‘Game of Thrones’ cast: How HBO’s smash hit changed our lives
Sophie Turner and Maisie Williams grew up on “Game of Thrones.” They were kids in 2010 when the HBO series began filming. Turner was 14, Williams 13. Both young women were recently looking elegantly mischievous at Mandarin Oriental hotel in Columbus Circle ahead of the Season 8 premiere on Sunday night. The strikingly poised Turner has pulled her straight blond hair back in a ponytail, accentuating her 5-foot-9 frame, while Williams’ hair is lilac.
“What do you think?” asks Turner. “How did we turn out? When did we peak?”
It looks like they’re just getting started. The British actresses are celebrities with acting awards, feature films in the can, endorsement deals and paparazzi pics popping everywhere, especially with Turner’s 18-month-long engagement to singer Joe Jonas. What a long, strange trip it’s been. No one associated with the production could have predicted the global phenomenon the show became, but the public’s interest was always keen and the atmosphere on the set charged.
“A lot of my memories of growing up on the show are centered around being quite nervous and stressed,” says Williams, now 21. “I took everything very, very seriously. For the longest time, if someone had said to me, ‘Oh, I read your interview or I watched your interview,’ I would feel so embarrassed because I felt it wasn’t myself. I was pretending to have my s - - t together, and I was like 14 years old. Who needs to do that then?”
Now that it’s all over (filming wrapped six months ago), Turner wishes she had done a better job documenting her experience. If she had to do it again, she’d tell herself, “ ‘Take as many pictures as you can. Remember everything.’ That’s one thing I regret,” she tells The Post.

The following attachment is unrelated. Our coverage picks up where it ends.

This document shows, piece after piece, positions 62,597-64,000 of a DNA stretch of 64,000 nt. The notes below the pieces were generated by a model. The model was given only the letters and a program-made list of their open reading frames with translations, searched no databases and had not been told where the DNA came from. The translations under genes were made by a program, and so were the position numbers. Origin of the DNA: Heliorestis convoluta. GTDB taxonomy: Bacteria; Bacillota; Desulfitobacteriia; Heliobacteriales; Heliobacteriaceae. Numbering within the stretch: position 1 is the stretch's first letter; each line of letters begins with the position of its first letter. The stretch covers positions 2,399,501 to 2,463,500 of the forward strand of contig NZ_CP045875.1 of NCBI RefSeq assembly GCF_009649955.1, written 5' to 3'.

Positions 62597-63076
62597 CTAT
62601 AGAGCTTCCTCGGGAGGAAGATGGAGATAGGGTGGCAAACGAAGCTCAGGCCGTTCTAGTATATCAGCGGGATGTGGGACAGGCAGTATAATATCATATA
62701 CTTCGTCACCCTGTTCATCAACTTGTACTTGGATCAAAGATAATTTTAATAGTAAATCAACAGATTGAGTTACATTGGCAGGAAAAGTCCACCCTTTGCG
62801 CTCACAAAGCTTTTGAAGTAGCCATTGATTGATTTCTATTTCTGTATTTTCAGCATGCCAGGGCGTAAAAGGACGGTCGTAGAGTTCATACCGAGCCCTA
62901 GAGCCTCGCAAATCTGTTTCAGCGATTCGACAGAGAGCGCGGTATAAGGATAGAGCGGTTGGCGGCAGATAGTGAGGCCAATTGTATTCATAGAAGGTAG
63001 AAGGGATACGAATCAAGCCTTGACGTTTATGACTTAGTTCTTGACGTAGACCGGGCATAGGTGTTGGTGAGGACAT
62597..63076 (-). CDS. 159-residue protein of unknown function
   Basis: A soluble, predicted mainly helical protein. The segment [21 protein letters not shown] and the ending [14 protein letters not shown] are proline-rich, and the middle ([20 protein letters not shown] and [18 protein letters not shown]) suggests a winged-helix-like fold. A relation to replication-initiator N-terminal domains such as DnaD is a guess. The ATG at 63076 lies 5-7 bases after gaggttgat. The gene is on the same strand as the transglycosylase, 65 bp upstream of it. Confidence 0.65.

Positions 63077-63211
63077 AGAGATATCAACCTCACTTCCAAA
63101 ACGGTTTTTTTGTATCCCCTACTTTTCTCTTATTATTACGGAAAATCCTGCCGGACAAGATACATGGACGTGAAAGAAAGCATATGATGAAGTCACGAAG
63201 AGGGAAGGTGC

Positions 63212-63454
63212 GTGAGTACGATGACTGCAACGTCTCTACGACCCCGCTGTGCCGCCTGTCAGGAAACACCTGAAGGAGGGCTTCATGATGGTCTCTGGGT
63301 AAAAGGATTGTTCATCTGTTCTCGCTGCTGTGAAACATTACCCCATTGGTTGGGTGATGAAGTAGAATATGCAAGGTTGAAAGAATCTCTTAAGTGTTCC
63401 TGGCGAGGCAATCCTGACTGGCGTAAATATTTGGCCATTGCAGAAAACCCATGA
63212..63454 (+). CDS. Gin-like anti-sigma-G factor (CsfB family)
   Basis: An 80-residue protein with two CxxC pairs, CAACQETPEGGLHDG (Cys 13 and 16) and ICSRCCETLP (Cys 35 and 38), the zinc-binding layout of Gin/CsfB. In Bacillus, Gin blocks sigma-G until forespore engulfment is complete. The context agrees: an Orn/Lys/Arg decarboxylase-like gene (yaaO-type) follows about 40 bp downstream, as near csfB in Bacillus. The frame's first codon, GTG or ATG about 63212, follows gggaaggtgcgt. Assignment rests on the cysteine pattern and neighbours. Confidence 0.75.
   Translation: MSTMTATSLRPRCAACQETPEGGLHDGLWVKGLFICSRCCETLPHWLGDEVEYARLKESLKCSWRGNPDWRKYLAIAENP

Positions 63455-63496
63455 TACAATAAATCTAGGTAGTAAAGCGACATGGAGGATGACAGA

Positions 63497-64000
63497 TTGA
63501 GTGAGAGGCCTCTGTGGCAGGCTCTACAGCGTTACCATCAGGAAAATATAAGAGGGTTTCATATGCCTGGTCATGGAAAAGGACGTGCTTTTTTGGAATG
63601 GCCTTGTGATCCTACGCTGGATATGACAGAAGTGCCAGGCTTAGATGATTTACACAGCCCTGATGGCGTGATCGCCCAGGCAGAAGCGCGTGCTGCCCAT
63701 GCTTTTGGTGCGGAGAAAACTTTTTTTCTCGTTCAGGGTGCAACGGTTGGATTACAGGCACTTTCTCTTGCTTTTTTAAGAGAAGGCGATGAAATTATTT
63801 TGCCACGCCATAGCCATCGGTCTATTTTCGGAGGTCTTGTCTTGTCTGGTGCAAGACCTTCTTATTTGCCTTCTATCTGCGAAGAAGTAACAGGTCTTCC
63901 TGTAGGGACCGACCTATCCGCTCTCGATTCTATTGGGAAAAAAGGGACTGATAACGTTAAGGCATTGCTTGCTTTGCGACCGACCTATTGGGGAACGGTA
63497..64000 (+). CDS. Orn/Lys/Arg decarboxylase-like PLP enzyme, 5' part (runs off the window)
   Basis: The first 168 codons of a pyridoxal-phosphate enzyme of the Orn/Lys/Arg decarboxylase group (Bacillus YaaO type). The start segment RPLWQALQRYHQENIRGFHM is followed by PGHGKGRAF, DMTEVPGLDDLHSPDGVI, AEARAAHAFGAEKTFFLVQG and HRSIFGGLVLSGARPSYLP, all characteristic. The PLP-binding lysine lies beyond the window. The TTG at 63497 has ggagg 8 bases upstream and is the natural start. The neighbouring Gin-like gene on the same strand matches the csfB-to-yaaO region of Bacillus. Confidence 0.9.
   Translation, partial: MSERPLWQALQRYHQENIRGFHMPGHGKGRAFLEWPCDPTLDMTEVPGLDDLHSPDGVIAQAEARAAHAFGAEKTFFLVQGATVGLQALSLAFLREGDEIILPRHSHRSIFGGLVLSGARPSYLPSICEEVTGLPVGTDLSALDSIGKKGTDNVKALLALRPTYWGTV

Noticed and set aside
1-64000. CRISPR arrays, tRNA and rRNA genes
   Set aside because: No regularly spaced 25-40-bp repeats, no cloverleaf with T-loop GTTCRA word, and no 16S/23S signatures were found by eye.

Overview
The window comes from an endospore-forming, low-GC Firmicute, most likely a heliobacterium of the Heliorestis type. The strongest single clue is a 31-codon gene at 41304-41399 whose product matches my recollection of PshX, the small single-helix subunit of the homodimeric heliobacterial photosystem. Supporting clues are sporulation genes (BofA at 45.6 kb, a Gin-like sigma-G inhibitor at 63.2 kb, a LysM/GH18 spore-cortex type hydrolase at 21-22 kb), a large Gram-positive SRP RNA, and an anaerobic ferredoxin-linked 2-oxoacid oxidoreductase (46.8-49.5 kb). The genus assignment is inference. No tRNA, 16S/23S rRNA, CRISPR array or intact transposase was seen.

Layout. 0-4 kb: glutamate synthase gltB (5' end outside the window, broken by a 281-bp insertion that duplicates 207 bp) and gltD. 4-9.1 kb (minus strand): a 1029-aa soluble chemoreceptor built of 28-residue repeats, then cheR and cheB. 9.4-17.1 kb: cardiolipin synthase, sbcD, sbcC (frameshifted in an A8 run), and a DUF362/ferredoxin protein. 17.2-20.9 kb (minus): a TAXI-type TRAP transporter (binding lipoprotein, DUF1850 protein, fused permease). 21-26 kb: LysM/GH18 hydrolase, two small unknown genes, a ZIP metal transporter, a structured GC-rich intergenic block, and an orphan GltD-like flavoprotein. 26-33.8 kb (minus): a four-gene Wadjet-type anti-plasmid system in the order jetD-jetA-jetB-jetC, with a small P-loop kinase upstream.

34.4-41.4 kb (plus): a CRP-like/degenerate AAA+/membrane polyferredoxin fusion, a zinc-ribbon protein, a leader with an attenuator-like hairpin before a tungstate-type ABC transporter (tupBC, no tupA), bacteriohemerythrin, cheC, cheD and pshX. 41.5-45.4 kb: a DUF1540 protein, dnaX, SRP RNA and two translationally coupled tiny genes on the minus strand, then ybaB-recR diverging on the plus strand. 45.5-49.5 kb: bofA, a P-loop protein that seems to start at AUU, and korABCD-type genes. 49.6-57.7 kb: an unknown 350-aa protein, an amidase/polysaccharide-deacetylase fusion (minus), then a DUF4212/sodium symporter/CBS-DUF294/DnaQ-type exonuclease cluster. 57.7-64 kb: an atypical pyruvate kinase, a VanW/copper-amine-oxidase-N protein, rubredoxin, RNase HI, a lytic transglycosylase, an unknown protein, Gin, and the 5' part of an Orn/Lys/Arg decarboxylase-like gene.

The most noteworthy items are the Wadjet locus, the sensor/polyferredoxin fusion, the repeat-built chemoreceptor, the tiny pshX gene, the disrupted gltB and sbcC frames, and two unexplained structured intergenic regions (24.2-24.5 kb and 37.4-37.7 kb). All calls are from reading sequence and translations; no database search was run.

“Keep a journal,” says Williams.
Turner nods. “I don’t have enough pictures or memories from those [early] days. In the beginning it was so wonderful and new, but as the seasons went by, you’re like, ‘Oh, it’s just ‘Game of Thrones,’ ” she says. “I would say [now], ‘Don’t take it for granted.’ ”
Those early days had a dramatic effect on the older members of the cast as well. Conleth Hill, 54, who plays the eunuch Varys, acutely remembers the day they shaved his head before his first scene. “I was devastated,” he says. “And Rory McCann, who plays The Hound, came round and said, ‘What’s wrong with you?’ I said, ‘I just sold my soul to HBO.’ And he said, ‘Buck up and think of your pension.’ ” Hill, whose salt-and-pepper strands have grown back post production, pauses and says, “I think that was good advice.”
Not only did the cast quickly grasp that “GoT” could become a monster hit, but the show’s impressive array of strong women characters, from the mighty Daenerys (Emilia Clarke) and manipulative Cersei (Lena Headey) to the regal Olenna Tyrell (Diana Rigg), distinguished it from other TV series. The cast felt the benefits as well. When Gwendoline Christie was cast as the stalwart Brienne of Tarth, her outlook on life changed for the better.
“No one had ever cast me as a hero. Ever,” she says. “If you don’t fit inside the gender norms of being a female in Western society, then you are often relegated to something unusual or tragic. And so the opportunity to be a hero has been such a rare one. And as the seasons have rolled along, the more challenges I gave myself to find the creativity in the cracks. And to do my best to bring it to life. Because this show is something that has made an enormous impact on my life.”